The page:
Wednesday, October 23, 2013

The Sewist Buys a Wedding Dress

Two months.

Two months! In precisely sixty days, Dr. Sam and I are going to trot down the aisle and tie the proverbial knot. Woohoo! Quite frankly, I've been an insouciant bride. We're having a simple wedding: Sunday brunch, lovely low key little venue, lots of balloons and flowers and bunting. Thanks to a close held hatred of rigmarole, I've officially cut out a lot of the typical American wedding shenanigans. There will be no DJ or releasing of the doves or—just kill me now—garter toss. Marriage is the important thing, not having a gigantic sparkly princess day of wonder. That's never been my dream.

Except, of course, for The Dress. The very small list of important Mary concerns in planning this shindig were, in order: Sam, the dress, cake. Since the dear professor is consistently the most lovely man alive and the (three) cakes are being made—fondant free!—by my longtime favorite bakery, the dress absorbed my worries. So, so many worries.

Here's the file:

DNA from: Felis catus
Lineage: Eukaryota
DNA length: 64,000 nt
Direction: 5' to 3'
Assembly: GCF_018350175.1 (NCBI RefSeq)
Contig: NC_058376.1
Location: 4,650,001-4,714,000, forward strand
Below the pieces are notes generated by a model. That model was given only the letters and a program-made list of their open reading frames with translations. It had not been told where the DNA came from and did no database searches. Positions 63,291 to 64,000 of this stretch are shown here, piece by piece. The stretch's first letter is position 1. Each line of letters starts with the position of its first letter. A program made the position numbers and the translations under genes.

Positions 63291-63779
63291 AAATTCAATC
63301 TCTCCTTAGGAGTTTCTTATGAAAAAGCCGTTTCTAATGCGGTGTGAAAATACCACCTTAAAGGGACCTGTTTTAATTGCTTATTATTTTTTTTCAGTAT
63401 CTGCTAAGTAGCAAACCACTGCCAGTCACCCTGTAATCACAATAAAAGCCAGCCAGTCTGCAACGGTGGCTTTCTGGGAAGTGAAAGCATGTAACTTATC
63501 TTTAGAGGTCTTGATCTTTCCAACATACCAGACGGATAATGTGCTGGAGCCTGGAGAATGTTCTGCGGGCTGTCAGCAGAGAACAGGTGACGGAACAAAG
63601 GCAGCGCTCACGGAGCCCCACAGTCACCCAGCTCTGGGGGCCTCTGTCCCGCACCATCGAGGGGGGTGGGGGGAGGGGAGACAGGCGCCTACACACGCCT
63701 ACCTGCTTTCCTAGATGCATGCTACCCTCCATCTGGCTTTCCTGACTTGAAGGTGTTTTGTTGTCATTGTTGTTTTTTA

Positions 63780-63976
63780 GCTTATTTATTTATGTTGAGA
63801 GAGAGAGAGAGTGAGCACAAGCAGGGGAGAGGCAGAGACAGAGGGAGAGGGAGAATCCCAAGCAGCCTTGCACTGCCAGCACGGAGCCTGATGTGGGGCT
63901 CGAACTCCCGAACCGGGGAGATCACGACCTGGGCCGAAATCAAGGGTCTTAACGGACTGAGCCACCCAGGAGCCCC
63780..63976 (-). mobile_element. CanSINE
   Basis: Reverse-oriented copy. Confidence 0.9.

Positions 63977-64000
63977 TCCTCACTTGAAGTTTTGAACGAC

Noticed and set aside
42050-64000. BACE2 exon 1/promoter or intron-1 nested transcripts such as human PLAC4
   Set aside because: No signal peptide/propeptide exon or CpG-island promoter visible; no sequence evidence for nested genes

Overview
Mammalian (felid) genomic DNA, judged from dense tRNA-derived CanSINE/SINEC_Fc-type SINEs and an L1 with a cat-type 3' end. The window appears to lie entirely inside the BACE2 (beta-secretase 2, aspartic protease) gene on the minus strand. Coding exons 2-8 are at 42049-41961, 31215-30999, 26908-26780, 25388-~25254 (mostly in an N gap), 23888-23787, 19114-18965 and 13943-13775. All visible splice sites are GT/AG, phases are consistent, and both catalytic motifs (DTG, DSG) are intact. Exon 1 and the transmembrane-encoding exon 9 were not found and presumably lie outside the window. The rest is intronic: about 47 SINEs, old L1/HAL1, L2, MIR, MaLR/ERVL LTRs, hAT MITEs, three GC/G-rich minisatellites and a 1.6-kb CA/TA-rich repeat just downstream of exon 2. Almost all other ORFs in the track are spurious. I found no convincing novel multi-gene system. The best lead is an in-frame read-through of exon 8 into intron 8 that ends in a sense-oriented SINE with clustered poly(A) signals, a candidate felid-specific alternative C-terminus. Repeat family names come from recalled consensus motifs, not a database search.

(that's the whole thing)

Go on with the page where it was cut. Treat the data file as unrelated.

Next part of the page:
As a sewist, there was one question to be answered. Will I make the dress myself? 

It's a completely legit consideration, especially in this day and age. Not only are modern dresses hilariously over priced but they are, as I quickly realized from bridal magazines, remarkably homogeneous. If you want a strapless A-line white dress, no problem! The shops have rows and rows of neatly hung poofy confections for strap-haters. However, when you start swaying away from the herd? Fat chance. The section with sleeves is minuscule, colors other than white are unheard of, and no one who's anyone gets married in a short dress.